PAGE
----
Best Welding accessories

Welding Accessories

Best Welding accessories for Home welders

Best Welding Helmets

This first and essential basic welding tool is a must-have for anyone welding.

There is a huge difference in welding helmets and you don’t have to spend big money get a good one.

The best welding helmets usually have an auto-darkening face plate incorporated into the welding helmet.

A welding helmet is the most important welding workshop tool you have, so you want something that’s user-friendly.

Your other option is to buy a welding helmet that has a solid shade, but here’s the problem with that. You can’t see your workpiece through the lens, and it could cause your welds to be placed improperly.

Auto-darkening welding helmets are great welding tools for beginners because they allow you to easily see the workpiece before starting your welds, which means more accuracy and less frustration.

How do Auto Darkening Helmets work

Infrared Radiation Sensors

Auto darkening lenses are triggered by the infrared radiation emitted by the welding process.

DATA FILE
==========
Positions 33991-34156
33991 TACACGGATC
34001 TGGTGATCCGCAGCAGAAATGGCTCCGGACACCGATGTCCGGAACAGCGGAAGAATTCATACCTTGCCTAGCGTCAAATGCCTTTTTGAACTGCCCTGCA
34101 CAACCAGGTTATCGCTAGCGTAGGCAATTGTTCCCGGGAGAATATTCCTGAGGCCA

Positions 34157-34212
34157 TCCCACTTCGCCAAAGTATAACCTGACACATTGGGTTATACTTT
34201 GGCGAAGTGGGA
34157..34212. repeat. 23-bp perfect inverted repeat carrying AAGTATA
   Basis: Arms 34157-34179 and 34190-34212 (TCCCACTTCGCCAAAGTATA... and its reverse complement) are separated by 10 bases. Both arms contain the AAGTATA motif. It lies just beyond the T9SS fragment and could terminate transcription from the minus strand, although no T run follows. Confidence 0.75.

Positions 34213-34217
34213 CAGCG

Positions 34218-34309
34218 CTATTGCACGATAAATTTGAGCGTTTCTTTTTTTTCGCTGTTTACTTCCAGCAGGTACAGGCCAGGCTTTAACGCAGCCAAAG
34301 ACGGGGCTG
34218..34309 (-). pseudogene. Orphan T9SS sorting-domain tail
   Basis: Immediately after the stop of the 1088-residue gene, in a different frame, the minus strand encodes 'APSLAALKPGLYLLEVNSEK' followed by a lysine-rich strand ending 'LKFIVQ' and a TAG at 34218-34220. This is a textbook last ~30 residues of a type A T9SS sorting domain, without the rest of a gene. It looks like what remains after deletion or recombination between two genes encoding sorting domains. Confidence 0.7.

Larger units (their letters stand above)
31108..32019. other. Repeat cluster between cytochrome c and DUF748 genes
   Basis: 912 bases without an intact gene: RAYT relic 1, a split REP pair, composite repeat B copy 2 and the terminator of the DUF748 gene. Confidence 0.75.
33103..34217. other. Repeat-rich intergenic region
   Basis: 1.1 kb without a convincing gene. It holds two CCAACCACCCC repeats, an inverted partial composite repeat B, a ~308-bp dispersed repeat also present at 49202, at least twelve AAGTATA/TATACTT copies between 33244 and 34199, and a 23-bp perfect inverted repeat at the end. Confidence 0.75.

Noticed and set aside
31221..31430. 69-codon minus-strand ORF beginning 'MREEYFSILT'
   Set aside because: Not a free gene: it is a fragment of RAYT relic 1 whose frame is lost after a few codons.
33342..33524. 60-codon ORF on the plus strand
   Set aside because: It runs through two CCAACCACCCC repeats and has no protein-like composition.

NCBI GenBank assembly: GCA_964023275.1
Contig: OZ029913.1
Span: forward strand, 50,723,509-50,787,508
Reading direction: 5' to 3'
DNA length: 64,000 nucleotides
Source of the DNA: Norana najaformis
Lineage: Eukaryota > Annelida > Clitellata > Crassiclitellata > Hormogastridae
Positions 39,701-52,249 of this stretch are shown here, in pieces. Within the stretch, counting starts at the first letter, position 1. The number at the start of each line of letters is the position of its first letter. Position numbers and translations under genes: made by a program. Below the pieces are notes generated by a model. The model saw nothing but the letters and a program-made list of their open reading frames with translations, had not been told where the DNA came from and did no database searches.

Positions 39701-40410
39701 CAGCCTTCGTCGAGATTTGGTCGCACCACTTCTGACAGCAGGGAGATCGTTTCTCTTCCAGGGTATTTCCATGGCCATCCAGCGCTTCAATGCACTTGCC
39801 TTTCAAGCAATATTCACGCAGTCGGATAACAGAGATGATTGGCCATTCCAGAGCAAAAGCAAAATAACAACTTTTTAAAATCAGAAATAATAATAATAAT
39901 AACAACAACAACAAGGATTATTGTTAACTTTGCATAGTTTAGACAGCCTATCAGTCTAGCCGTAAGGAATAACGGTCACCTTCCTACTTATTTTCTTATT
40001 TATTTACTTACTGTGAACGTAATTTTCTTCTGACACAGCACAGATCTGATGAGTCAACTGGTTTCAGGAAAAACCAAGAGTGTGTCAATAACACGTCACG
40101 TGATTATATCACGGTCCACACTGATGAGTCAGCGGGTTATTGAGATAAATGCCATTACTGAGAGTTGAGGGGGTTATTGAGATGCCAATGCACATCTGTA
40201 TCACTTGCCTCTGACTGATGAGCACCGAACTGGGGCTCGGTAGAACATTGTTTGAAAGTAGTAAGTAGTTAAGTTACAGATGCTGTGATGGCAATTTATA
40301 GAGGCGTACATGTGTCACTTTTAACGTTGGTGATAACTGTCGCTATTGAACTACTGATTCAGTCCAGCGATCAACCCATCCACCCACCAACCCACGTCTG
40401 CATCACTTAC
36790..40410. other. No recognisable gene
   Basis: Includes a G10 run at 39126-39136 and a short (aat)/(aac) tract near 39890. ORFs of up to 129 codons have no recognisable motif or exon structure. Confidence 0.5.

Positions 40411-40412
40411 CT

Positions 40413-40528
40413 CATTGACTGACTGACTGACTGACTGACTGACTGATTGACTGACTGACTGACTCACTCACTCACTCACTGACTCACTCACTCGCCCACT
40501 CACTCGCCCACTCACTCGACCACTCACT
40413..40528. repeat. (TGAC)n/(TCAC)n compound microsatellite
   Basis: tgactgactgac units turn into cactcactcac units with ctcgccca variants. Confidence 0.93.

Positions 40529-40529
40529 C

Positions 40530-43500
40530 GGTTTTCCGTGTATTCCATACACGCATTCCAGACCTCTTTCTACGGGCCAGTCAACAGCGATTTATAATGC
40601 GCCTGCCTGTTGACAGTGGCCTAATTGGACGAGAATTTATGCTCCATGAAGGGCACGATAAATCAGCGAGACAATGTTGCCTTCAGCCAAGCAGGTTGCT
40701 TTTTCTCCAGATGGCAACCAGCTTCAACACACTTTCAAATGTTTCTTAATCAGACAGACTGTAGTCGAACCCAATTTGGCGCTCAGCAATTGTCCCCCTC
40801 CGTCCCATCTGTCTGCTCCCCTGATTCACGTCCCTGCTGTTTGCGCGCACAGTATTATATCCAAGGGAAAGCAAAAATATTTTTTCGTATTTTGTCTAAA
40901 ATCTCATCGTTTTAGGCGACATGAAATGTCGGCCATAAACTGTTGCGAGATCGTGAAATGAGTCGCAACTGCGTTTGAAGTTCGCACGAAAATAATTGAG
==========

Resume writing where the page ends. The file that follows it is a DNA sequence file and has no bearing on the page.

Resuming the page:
The front of the helmet’s lenses has small red sections. These are the sensors that detect infrared radiation and enable the helmet to switch to the dark state. 

Older or cheaper helmets only have two sensors, whereas professional-grade helmets will have 4 sensors.

Electromagnetic Field Detection

The latest lenses use X-Mode. This uses the electro-magnetic field generated by the welding process to switch the lens to dark mode. 

What Is Inside The Auto Darkening Welding Helmet?

The auto darkening lens is made up of several layers. See the below illustration.

How Auto Darkening Helmets Work

Ultraviolet and Infrared Light Filter

This is the layer that gives the lens the pinky purple look. This layer filters out 99.9% of the infrared radiation and up to 99.997% of the ultraviolet light.

The glass is a good UV-B filter (ultraviolet light that causes sunburn). The reflective surface is actually made up of 11 different layers of metallic film.

5 layers of silver and 6 layers of aluminum oxide. The added layers filter out the remaining UV-A and UV-C.  

The latest generation of filters now have up to 20 layers, totaling a thickness of 7 microns. Head exploding emoji.

This layer filters the harmful light all of the time. So if you get a flash from the welder and it doesn’t switch, the harmful light has been stopped. 

The only effect you will have is the bright light causing you to see stars for a moment.

Polarization Filter

The polarization filter is another thin piece of glass or plastic, with a thin chemical film applied to it. 

A common compound is iodine that has been stretched so all of the molecules are in a straight line. 

This only allows the light to pass though in a vertical wave.